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Top 10 landlord health and safety obligations

May 15, 2019Categories: LandlordsTags: Landlords, regulations, lettings, legislation, Safety
Mum and child at the window

As a landlord, you have a duty of care to your tenants. That means you’re legally obliged to provide safe accommodation for them and do everything you can to minimise the risks from the hazards, in England, this is outlined in the Housing Health and Safety Rating System (HHSRS).

In Scotland, the rules are different. A property needs to meet the “Repairing Standard” which relates to it being wind and watertight, but also requires utilities to be in a “reasonable state of repair.” Any repairs need to be carried out according to the “Tolerable Standard”. Safety rules in Scotland.

Your top 10 safety obligations

1. Gas

All gas fixtures and equipment you supply must be safely installed and maintained by a Gas Safe registered engineer. Every year, you must have a gas safety check carried out and give the tenant a copy of the certificate, before the tenant moves in.

2. Electrical

As the law stands, you only have to have the system periodically inspected by an electrician if it’s an HMO (every 5 years). However, you are legally required to make sure the electrical system and any appliances you provide are safe. The best way to do that is by instructing a 'Part-P' qualified electrician to carry out an inspection on the system every 3-5 years and have a Portable Appliance Test (PAT) on appliances every 12 months.

3. Written risk assessment

A ‘competent person’ should complete a written risk assessment form for the property. The best solution is to have a fire safety specialist do this and then review it periodically – ideally each year or between tenancies.

4. Furnishings

All furnishings and upholstered furniture you supply (e.g. sofas & armchairs) must meet fire safety regulations – there should be a permanent manufacturer’s label confirming this.

5. Alarms

Legally, there must be a working smoke alarm on each floor of the property, tested at the start of every tenancy. But, to give your tenants the best protection, you can go further than the minimum legal requirement and install:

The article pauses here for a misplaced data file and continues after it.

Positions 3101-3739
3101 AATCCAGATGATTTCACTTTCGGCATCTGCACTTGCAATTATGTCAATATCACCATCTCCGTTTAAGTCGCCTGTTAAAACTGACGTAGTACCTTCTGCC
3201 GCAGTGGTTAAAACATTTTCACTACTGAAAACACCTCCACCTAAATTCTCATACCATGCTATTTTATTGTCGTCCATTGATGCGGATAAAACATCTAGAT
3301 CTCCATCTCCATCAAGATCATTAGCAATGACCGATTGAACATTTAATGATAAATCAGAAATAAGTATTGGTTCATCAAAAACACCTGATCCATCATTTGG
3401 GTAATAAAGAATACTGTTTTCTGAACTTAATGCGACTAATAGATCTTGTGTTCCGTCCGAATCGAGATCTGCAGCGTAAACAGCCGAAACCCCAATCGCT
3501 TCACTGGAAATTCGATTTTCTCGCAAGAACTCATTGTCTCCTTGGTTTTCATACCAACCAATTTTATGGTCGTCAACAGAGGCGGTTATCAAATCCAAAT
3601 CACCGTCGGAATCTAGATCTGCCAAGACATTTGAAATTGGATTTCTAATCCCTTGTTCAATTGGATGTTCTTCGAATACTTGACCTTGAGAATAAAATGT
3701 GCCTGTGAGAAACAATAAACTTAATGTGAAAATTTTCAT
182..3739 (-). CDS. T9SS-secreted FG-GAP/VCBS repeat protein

• A smoke alarm in all living rooms
  • A smoke alarm in every hallway and landing
  • A heat sensor in the kitchen
    (All these are required in Scotland)

And, ideally although a carbon monoxide alarm is needed in any rooms where there’s a solid fuel burning appliance, it is worth fitting one in all homes which are let as this can be lethal.

6. Clear escape routes

This will be covered in your risk assessment but bear in mind tenants can inadvertently obstruct escape routes during the tenancy. As such, it’s a good idea to put up clear notices in fire escape route areas and on fire exit doors and make checks during periodic visits.

7. Mould from damp and condensation

Mould can cause health hazards for your tenants, so you must make sure the property is properly ventilated, especially in the kitchen and bathroom, where a lot of condensation can collect from steam. It’s a good idea to use mould-resistant paint on the walls and floors in these rooms and make sure you check for mildew during periodical inspections, but if mould appears, make sure you get a diagnosis of the cause before covering it up or it is likely to return.  

8. Security

Make sure there are appropriate locks on doors and windows and that boundaries are well maintained (e.g. walls and fencing). You should also consider putting in some external lighting. Make sure you know who has keys to external doors and that only the tenants, property manager and landlord are able to enter the property.

9. Emergency procedures and operating manuals

Display clear information about what tenants should do and who to contact in case of an emergency, to reduce the chance of any injury, e.g. if there is a fire or flood in the property. And make sure there are instruction manuals for all the equipment you’ve provided, to help tenants use it safely.

10. Repairs

Under the Landlord and Tenant Act 1985 and recent amendment, the Homes (Fitness for Human Habitation) Act 2018, you’re legally obliged to ensure the property is fit for habitation at the start of the tenancy and maintained in good condition. If the furnishings or fittings or fabric of the property itself fall into disrepair, it could cause serious safety issues for tenants.

If you currently self-manage and would like any advice on keeping your tenants safe, just call into your local Your Move branch and one of the team will be happy to help.

 

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